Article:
If there are multiple places in Toronto I'm going (and there usually are) I just star them in google maps. Cacheing unfortunately doesn't let you search for places (although if you zoom in it has most place names including businesses so I hope they'll allow searching the cached data in future updates) but the stars still show up.
You're kind of missing the point. Facebook *is* the "cloud" that replaces e-mail, forums, blogs, etc. (at least for a lot of people - I have an account but never use it, but do use the other options you mention). It's accessible from any device, anywhere, and if your friends and family are all using it too then you can handle essentially all of your correspondence on it. In two years everybody will certainly not be hosting their own communication systems.
Why would people who use it in that way - which, again, is not me but it is a lot of people - want to look for "other means" to do these things, when it's all already in one place?
We geeks will do our own thing. We tend to form connections differently, and more regularly have discussions with strangers (on the internet, like we're doing now). But even a lot of geeks see the appeal of all the people they care about being in one place.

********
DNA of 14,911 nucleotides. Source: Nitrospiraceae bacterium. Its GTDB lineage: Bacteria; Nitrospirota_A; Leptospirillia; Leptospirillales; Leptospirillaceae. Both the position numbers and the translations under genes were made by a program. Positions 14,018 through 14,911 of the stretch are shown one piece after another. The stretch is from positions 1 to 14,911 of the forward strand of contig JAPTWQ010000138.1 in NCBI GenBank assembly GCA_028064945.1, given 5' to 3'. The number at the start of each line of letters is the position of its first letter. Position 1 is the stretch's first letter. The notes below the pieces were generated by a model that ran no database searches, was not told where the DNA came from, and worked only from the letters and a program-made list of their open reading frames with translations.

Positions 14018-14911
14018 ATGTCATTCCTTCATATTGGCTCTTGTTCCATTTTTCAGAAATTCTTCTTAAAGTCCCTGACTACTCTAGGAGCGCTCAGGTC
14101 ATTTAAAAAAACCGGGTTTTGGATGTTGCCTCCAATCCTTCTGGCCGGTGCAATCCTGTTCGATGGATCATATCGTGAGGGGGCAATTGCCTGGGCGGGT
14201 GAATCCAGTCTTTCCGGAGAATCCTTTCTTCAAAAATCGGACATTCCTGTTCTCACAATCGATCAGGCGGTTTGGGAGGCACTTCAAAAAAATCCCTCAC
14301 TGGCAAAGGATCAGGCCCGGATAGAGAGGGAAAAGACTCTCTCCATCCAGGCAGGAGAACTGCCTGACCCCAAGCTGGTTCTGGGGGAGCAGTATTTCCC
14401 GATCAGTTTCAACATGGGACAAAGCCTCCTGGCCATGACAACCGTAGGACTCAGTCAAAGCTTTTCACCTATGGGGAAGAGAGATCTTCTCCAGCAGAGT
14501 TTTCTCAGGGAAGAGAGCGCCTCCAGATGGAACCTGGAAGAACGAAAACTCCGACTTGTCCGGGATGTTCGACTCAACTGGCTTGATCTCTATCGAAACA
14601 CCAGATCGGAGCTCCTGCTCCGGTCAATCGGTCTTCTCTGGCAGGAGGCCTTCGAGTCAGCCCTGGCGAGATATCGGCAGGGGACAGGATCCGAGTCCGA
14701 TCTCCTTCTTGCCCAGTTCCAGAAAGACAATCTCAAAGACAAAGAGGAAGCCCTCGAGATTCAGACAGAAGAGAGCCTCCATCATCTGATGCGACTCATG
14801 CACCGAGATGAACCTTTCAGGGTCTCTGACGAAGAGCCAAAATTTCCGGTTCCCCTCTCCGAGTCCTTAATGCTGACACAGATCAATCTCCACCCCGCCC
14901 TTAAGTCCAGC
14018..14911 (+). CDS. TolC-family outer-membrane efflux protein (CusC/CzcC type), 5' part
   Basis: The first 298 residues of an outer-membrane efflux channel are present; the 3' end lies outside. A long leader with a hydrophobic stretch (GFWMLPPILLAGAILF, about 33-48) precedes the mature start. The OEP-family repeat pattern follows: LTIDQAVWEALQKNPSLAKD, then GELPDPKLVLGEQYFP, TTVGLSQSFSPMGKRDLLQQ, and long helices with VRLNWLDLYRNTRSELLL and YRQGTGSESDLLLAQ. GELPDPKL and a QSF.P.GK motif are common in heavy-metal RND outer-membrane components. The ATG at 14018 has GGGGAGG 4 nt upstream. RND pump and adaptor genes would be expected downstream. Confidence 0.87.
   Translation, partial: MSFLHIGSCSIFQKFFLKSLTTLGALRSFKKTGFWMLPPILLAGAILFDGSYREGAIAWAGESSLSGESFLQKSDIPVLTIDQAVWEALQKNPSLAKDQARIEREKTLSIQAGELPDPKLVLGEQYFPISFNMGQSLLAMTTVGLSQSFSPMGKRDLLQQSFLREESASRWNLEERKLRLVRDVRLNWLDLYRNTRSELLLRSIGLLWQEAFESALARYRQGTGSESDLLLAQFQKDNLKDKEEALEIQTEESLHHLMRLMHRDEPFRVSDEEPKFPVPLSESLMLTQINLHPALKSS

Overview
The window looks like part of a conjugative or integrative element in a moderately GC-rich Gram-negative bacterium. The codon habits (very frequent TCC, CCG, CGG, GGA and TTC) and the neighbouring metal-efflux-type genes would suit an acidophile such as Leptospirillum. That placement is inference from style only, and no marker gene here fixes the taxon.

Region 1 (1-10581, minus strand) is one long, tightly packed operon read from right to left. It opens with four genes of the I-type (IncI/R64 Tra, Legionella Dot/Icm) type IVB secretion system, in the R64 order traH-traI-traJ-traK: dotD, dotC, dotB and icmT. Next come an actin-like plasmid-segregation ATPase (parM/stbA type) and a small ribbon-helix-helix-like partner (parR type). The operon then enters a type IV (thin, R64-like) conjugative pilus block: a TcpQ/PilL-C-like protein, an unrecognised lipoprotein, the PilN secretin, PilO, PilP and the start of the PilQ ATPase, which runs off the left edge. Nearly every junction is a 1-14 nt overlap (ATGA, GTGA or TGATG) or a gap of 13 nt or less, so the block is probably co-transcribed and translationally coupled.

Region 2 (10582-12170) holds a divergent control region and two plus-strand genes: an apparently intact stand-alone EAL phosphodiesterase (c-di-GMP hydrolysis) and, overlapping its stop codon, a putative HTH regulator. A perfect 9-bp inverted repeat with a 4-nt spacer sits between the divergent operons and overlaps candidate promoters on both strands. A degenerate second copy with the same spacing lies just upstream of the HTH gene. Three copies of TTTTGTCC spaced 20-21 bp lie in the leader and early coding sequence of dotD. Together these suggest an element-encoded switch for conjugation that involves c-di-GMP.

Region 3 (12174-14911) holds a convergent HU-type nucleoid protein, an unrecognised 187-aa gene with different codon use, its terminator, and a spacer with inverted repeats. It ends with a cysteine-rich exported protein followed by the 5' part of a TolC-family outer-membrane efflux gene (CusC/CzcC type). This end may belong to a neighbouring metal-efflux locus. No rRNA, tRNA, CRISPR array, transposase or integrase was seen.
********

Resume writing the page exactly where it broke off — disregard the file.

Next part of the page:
This isn't to say that there isn't a better solution, in theory. A cloud-based decentralized system not controlled by a megacorp would be ideal - but it has to have all the features Facebook has and more, and it has to be seamless across any device like Facebook is. I think this is the idea behind Diaspora, but excepting some major event (like Facebook and Google Plus and Myspace and whatever else all suddenly disappearing, or forced integration into Windows maybe) Diaspora is probably going to remain a Linux-like niche.